Friday, September 28, 2012

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For many, the outdoor spaces are an extension of their living space.  The problem is to use these spaces effectively; we need to create some privacy to keep prying eyes out, the neighbor’s pets (or kids, depending on the situation) or just to help keep traffic noise out.

Those considering adding privacy to their space, should keep in mind, not only their budget but also the upkeep and maintenance the new barrier will require.  Anything you install between you and your neighbor’s property is yours to upkeep including trees, fences and hedges.  If you allow living privacy barriers to overgrow the neighbor’s property they have the option of trimming it themselves, which may not always work with the plan you have, so remember to do your own upkeep.
Neighbors also tend to be less offended when you put in living privacy barriers over the harsh reality of hard fencing.  A six-foot high wood or stone fence gives them reasons to think you don’t want to be neighborly and in some cases maybe you don’t but do consider your neighbors when installing a fence in order to keep them as friends.

Another consideration is to check with the local building codes or HOA rules and regulations before making your decision to ensure you are complying with restrictions such as height or material usage.  You don’t want to get your barrier installed and then find out you have to take it down or get fined because it doesn’t meet the requirements.

Privacy Barrier Materials

1.    The Tried and True Wooden Fencing.  You can purchase readymade fence panels from the local hardware stores or have a fence custom built.  Another option is to use recycled lumber or pallets to make an appealing fence (put up correctly, not just leaning on something, this is not neighborly).  Paint or stain the wood to protect it and to create more appeal.  Remember to use concrete to set the posts, to ensure your fence does not fall down in high winds or storms.

2.    The Privacy Hedge.  A living formally pruned hedge, which not only creates screening but provides sound dampening as well.  This is great for locations that face on a busy road or commercial location.  Use plantings such as privet, arborvitae, Italian cypress, ligustrum or other plantings that will handle heavy pruning.

3.    Stone and Masonry Walls.  These types of walls are beautiful, functional and one of the more expensive options for privacy barriers.  They do require some maintenance to upkeep but it is relatively low and they take up less ground space.  You could also build these walls to two or three foot then place a wooden slate fence or ironwork on top for more added height and interest.

4.    Pergolas, Arbors and Trellises.  These three are built as a foundation for vining plants to run on.  They create screening and beauty at the same time.  Consider adding roses, grapevine, jasmine or other long-lived vines for both color and function.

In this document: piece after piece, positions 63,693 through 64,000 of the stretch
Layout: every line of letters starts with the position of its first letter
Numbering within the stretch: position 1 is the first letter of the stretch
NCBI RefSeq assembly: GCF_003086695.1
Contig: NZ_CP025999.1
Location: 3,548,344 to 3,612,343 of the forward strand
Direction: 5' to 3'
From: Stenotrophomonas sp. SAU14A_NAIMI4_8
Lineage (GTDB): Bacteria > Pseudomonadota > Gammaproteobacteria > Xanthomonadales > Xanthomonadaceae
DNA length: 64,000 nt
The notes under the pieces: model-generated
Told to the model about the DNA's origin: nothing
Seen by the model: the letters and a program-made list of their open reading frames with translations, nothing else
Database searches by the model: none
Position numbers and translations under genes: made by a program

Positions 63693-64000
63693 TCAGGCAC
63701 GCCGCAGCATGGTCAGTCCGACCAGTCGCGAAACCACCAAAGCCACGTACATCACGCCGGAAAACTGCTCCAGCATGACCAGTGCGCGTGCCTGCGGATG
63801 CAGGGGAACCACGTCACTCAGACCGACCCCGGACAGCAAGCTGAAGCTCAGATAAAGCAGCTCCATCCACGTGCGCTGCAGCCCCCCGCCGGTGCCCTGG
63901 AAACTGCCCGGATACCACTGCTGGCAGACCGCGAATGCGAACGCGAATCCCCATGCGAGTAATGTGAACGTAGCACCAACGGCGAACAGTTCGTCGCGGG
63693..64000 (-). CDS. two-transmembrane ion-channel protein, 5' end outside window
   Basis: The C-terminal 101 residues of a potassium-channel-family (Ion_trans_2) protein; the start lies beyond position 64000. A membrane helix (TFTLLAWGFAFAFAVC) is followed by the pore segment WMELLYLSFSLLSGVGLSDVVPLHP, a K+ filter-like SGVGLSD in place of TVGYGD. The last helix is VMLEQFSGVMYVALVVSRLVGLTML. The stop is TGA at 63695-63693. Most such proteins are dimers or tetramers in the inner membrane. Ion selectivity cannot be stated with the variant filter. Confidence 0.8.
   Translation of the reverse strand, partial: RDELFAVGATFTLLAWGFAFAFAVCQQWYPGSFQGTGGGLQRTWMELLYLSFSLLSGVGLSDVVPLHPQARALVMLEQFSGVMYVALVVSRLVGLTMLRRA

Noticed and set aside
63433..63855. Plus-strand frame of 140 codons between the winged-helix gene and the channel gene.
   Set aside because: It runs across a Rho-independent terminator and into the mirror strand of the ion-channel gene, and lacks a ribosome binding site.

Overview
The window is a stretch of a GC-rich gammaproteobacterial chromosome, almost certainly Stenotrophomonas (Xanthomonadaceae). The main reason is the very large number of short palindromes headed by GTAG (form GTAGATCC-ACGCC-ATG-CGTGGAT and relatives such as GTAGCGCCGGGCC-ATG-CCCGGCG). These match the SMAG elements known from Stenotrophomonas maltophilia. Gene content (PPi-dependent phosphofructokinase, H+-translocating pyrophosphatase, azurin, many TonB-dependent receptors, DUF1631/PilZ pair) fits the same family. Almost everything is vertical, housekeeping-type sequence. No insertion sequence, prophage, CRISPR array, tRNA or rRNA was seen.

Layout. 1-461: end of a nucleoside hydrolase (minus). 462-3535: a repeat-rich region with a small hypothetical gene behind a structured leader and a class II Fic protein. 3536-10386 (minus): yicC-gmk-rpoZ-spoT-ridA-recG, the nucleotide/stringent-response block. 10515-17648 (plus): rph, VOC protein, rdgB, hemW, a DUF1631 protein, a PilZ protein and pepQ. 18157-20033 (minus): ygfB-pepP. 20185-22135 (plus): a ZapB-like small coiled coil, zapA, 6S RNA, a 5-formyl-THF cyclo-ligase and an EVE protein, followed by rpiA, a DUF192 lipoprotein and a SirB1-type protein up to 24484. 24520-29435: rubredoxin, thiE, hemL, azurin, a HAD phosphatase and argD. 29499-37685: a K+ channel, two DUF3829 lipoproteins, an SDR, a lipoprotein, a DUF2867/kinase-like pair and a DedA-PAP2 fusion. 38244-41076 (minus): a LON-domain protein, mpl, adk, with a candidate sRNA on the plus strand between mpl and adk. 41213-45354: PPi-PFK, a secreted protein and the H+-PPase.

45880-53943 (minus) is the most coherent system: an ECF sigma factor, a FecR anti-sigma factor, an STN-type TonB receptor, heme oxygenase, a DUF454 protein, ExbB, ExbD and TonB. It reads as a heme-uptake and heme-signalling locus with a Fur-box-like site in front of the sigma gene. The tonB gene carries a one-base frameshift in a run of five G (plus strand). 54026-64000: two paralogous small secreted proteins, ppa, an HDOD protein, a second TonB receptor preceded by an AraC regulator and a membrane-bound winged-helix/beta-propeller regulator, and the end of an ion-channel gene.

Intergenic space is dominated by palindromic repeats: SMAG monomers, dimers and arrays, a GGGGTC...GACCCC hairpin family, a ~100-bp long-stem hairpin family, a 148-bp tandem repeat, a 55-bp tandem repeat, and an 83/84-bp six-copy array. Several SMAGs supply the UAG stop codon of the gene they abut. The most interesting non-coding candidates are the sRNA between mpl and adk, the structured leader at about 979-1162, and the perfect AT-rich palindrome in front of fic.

5.    Ornamental Ironwork Fencing.  This type of fencing is most often custom-made for a location and set into the ground on posts.  The fencing can stand on its own or planted with plantings to soften and create more screening as well as sound dampening.

6.    Lattice and Wood Panels.  Install these permanently on posts and walls or put into containers with rollers to move around for screening where needed.  Plant the containers with flowers and vines to run on the lattice for more beauty.

7.    Large Earth Berms.  Mounds of rolling soil, planted with grasses, trees or other plantings around the property create privacy and sound dampening.  Blending the mound in gently with the existing yard allows for easier maintenance.  This option is best used in larger locations.

8.    Trees.  All types of trees create a privacy barrier.  Evergreens such as magnolias, pines, cypress and junipers provide constant leaf cover for year around screening and deciduous trees such as maples, birch, and oaks are leafed in the spring, summer and fall to create more privacy while you are outside and will let more light in during the cold winter months.

Use one or use several of these options for creating privacy in your outdoor living space.  Once you have your option(s) installed, add even more privacy by adding soothing sounds inside the space.  Running water from a fountain creates not only ambience but also a great spot for relaxing if you add a few water plants or fish to it.  The rustling of leaves in the wind also creates relaxation and sound coverage as does the soothing tinkles of a wind chime.

Jay Preston is Brand Manager at Tool HQ, Australia's premiere power tool supplier.

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